That is, when something is "too old" and should be moved on really depends on what you are making, and a real key to kitchen management that minimizes waste is in buying and using food so as to take advantage of those layered uses -- most food (milk aside, assuming you are not making your own cheese and other cultured products) is not binary -- it's usually not "bad" or "good", but instead in some inbetween stage. Too old for one use, too new for another, but just right for something.

And that doesn't usually come from a rigid attention to dates -- it comes from an organic sense of how something is aging, which will depend on temperature, humidity, original quality, and so on.

What am I suggesting? I'm saying that you need to layer the food safety charts, like I linked to, with a sense of how to use food all the way from when it comes into your house to when the scraps go into the compost bin (or down the garbage disposal). You do that partly by keeping an inventory (in your head or in a spreadsheet) and partly by planning your cooking around what is in the kitchen that is really good and needs to be eaten right now (those perfect farmers' market carrots) and what is in the kitchen and is getting old and needs to be eaten right now (that bread that can make croutons tonight but will be rock hard tomorrow), and everything in between.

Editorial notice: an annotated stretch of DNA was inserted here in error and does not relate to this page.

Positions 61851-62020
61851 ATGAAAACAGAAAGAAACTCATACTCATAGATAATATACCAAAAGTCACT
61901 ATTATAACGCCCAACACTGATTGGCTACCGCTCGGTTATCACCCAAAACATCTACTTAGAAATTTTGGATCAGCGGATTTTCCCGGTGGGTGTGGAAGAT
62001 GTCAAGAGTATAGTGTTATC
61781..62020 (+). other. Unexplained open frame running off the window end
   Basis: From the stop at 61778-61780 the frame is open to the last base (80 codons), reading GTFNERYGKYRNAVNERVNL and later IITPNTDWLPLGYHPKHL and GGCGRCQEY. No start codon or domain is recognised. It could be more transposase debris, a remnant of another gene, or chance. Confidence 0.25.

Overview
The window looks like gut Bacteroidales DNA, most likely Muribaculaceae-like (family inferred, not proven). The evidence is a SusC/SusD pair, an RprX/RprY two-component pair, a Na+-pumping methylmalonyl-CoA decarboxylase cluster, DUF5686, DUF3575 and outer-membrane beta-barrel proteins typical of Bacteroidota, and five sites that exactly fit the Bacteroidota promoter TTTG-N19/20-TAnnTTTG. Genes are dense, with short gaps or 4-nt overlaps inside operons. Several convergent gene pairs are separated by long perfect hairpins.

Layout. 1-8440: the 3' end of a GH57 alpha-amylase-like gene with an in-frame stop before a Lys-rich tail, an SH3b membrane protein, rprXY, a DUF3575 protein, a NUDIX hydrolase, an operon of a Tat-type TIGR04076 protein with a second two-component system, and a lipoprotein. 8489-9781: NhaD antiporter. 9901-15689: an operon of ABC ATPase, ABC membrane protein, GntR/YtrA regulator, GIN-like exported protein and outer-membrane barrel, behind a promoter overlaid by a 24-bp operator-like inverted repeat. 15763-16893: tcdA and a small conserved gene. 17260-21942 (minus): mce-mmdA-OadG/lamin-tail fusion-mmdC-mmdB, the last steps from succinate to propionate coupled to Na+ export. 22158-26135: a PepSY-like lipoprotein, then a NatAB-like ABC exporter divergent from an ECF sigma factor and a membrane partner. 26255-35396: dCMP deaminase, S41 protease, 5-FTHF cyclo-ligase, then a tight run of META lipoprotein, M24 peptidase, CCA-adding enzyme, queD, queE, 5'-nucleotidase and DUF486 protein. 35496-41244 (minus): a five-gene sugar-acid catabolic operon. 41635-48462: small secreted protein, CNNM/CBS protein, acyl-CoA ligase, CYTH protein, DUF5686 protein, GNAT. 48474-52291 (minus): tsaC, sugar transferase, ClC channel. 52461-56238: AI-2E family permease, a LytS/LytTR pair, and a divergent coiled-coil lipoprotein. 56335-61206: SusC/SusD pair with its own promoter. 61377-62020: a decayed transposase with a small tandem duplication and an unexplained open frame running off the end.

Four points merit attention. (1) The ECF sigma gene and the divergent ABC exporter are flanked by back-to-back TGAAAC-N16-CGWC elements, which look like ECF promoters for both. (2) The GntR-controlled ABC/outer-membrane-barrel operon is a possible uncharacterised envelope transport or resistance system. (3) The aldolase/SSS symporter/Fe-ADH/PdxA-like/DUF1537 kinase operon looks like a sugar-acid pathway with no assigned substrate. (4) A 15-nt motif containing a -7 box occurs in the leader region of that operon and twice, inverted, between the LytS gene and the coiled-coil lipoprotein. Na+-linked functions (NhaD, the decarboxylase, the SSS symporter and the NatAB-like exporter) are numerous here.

It's a weird mix of being analytical -- because ages and dates matter -- and being all hippy-dippy and getting in sense with the rhythms of your cooking and eating, so that what you buy has a clear relation to what and how you eat.
posted by Forktine at 9:44 PM on June 18, 2008


Learning to cook to use up stuff is the best way to deal with this. If you buy too big a jar of something or others for some meal, if you realize a couple days later that you're not going to ever use it again, look up some recipes that use it. Or just toss stuff in. If, a few days later, you think, "damn, I should have saved that" then you know it's something you should keep stocked. If you never think of it again, the next time you're at the store with your shopping list, you should think, "hm. I bought this last time and had to find a use for it. Maybe I can do without it this time."

As for spoilage, it's definitely a continuum. It isn't really bad until you know it's really bad (unless it's meat, which I'm beyond paranoid about).
posted by devilsbrigade at 10:28 PM on June 18, 2008


Actually, I think the bulk section of your grocery store would be the perfect place for you to shop - you can buy as much or as little as you want. I buy things like flour and sugar from the bulk section of my store, as I know I'll only need a couple cups of flour, as opposed to an entire bag of flour. This way I don't have a ton of it sitting around for a long time, and I'm not wasting. If the store you normally go to doesn't have a bulk section, try finding one that does. I think in general health food stores and food coops have nice bulk food sections.
posted by All.star at 5:40 AM on June 19, 2008


Flunkie, good for you for keeping a pantry and trying to keep it efficiently.